Evolutionary directional asymmetry and shape variation in Diabrotica virgifera virgifera (Coleoptera: Chrysomelidae): an example using hind wings.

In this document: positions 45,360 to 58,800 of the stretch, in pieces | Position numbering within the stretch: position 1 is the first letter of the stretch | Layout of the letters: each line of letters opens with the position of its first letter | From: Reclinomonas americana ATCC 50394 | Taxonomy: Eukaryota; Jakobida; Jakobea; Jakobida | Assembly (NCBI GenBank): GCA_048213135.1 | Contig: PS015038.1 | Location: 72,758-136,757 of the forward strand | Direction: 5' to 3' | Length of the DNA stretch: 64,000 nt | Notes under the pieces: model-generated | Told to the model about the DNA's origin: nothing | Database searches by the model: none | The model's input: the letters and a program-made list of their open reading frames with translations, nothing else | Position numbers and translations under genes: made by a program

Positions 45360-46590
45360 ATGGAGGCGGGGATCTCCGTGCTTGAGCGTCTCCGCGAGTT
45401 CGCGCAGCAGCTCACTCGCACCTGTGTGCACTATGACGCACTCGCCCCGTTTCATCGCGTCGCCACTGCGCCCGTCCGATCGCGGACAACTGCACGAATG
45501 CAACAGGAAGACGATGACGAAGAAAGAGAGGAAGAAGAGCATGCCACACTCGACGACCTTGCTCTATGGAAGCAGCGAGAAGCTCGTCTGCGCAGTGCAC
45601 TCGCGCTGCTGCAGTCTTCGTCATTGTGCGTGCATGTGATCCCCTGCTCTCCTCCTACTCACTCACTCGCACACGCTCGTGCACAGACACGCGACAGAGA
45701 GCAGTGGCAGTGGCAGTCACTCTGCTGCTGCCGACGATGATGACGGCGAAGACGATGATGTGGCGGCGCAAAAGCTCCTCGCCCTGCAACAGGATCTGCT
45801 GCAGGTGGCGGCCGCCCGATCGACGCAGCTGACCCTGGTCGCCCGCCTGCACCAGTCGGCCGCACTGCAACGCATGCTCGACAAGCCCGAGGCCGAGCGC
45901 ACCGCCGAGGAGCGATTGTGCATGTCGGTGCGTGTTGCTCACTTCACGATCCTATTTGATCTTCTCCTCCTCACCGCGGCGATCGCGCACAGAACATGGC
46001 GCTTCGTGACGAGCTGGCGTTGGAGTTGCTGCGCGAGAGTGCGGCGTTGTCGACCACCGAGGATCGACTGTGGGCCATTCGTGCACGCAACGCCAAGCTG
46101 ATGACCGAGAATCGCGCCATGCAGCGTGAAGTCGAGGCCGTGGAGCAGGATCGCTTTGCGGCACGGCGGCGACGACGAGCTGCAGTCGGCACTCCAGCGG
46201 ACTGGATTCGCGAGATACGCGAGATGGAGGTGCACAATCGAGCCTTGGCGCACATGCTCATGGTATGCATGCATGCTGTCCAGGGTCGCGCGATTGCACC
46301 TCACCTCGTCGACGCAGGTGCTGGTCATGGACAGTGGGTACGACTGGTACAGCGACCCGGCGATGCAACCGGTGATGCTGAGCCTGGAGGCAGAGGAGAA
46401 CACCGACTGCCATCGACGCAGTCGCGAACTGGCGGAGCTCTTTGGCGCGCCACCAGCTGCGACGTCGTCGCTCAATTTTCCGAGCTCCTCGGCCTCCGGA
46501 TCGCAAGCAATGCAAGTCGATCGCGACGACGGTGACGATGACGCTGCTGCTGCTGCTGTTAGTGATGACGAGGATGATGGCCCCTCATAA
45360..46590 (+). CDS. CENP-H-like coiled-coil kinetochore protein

The western corn rootworm Diabrotica virgifera virgifera LeConte is a pest of maize in the USA and Europe and especially a problem in particular regions of Croatia. In the present study, patterns of variation in hind wing shape were examined. The first objective was to examine the influence of soil type on 10 populations of D. v. virgifera sampled from three regions in Croatia that differed according to edaphic factors and climate. The second objective was to investigate the potential evolutionary presence of directional asymmetry on hind wings. Geometric morphometrics was used to examine these objectives by quantifying the morphological variation within and among individuals and populations. Overall, D. v. virgifera hind wing shape changed according to major soil type classifications in Croatia. The three hind wing morphotypes found varied because of basal radial vein differences, related to landmarks 1, 3, 7, and 14. The findings of the present study show that hind wing shape in D. v. virgifera can be used to differentiate populations based on edaphic factors and may have application as a monitoring tool in the integrated management of D. v. virgifera. In an evolutionary context, the presence of directional asymmetry in the hind wings of D. v. virgifera adds to the ever growing data on the evolution of insect wings.